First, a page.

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David @ Tokyo

Perspective from Japan on whaling and whale meat, a spot of gourmet news, and monthly updates of whale meat stockpile statistics



Whaling - Remi Parmentier

Blogger's photo uploads are broken right now so I'm holding off on adding my Summer Holiday - Day 4 post. Instead, a short (broken-record) whaling post on a comment I noticed at the BBC...

Remi Parmentier of the Varda Group, here as a special advisor to the Pew Trusts, found a real irony in Japan's current position.

"Japan is complaining about the way things have gone in the era since 1972 when the moratorium was first proposed.

"But if we conservationists had not been there at the time, successfully pushing whale conservation and the moratorium, today there would not be any scope for discussion of a resumption of commercial whaling because in all likelihood there would only be remnant populations of whales left."

As I have noted previously, the IWC had:

1) Placed depleted whale stocks including the Gray whale, the Right whale, the Blue whale, and the Humpback whale under protection before 1972 when a moratorium was first proposed (and before Greenpeace first appeared in 1971), and

2) Scientists such as the FAO's John Gulland noted at the time the moratorium was imposed that whaling catches by that time were "by and large, within the productive capacity of the stock" and were believed to be "sustainable indefinitely".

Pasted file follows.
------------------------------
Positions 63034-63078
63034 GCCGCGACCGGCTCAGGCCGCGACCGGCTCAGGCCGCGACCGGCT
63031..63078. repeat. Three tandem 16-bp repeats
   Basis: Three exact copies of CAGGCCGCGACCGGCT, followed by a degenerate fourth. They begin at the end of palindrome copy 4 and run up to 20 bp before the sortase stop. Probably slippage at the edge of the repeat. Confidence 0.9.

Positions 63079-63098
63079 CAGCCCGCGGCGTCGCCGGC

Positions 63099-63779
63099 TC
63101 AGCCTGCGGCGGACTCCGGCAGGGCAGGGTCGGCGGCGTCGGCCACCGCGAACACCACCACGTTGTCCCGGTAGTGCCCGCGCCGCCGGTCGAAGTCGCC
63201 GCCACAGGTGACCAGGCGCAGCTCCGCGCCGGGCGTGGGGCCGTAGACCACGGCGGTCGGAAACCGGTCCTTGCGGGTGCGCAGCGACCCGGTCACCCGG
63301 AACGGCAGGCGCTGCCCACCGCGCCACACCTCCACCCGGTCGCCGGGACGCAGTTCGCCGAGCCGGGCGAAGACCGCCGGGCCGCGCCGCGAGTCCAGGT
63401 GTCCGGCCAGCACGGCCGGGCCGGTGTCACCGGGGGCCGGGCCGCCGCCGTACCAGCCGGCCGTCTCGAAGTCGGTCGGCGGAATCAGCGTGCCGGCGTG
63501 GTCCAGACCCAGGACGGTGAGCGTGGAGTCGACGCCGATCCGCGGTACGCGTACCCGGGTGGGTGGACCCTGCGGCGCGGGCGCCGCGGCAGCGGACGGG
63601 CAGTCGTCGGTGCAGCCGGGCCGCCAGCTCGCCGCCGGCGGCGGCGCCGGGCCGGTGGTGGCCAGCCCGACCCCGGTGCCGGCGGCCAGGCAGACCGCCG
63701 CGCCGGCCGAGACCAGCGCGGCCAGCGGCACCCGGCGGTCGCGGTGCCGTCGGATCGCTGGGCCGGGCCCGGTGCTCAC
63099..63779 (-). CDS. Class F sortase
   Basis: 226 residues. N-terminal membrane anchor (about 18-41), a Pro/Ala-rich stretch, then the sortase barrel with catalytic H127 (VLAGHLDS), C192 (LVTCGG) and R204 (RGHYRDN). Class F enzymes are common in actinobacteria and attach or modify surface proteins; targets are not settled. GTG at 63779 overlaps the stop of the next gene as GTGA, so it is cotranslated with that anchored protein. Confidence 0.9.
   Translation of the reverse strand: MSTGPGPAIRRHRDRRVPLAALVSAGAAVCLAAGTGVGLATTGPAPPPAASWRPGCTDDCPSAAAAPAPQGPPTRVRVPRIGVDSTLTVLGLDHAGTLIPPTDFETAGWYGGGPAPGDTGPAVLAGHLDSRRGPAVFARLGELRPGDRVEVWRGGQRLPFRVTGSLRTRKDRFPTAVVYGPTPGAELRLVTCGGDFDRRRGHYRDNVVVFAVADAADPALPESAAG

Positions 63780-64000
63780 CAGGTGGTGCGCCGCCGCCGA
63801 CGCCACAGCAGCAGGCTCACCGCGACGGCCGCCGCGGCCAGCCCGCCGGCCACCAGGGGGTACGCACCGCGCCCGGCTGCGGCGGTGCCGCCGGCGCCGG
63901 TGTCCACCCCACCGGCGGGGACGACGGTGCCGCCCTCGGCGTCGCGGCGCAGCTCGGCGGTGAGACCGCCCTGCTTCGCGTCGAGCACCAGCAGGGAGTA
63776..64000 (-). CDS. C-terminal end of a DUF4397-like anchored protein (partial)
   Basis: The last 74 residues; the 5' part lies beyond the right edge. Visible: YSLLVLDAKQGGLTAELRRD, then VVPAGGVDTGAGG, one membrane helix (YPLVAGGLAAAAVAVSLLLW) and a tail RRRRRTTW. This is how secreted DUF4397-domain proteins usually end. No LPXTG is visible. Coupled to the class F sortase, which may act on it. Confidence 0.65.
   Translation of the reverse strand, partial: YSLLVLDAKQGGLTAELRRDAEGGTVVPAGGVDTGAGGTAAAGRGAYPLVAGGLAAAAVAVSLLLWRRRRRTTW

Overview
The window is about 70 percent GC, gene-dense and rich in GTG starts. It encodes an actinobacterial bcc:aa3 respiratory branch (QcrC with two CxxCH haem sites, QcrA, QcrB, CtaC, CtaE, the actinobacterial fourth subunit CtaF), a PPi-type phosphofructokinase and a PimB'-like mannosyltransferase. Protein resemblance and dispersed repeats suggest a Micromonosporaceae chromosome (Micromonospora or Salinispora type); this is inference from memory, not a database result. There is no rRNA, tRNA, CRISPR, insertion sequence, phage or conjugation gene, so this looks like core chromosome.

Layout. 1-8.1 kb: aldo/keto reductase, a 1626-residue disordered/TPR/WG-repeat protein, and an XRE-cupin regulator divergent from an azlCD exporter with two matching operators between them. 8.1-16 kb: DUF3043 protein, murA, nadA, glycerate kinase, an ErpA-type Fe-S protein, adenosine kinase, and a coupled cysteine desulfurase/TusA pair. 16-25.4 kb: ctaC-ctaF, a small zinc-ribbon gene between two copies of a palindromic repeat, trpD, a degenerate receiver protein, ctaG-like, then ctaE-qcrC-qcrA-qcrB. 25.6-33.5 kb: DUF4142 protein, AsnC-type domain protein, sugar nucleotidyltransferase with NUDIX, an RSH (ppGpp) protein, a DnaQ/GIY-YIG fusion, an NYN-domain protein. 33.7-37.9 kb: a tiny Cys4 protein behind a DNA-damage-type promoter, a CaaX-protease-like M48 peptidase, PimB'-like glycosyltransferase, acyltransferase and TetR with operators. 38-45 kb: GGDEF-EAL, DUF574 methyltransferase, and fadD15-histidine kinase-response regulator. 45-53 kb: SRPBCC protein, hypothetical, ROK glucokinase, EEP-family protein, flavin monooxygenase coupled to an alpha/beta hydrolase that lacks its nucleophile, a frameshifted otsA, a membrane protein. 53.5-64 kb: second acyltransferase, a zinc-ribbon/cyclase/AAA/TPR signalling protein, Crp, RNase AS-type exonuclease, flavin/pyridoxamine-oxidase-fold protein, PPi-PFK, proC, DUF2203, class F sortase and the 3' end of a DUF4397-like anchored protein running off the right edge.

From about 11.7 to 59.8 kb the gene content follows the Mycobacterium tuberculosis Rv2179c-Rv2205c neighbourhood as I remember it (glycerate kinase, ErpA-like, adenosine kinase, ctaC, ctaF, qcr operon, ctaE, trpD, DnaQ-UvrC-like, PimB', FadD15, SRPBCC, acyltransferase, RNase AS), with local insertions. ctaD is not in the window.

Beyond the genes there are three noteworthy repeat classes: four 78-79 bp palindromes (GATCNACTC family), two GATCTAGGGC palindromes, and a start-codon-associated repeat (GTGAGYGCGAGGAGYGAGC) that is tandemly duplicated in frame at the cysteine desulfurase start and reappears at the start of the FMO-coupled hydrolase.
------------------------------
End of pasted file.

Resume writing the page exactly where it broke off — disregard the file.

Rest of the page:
It is very difficult to reconcile Mr. Parmentier's assertion as reported by the BBC with these points.

Additionally, it's again worth remembering what "conservation" means. One definition from www.dictionary.com is:
the careful utilization of a natural resource in order to prevent depletion.
Given that Parmentier promoted the moratorium (despite there never being any advice from the IWC Scientific Committee that the measure was necessary), and that conservation implies the utilization of resources (as opposed to no utilization) one wonders by what definition of "conservation" Parmentier sees himself as a conservationist.

The pendulum is swinging however. We've seen the extreme of over-hunting until the 1970's, followed by the opposite extreme of over-protection since the 1980's. Today the balance is shifting back to the more moderate center, where more and more nations now agree that limited conservative whaling is possible for abundant stocks, while still depleted stocks should remain protected.

Reminding the western media of the true meaning of conservation is likely an important key in achieving a rational debate about this issue.

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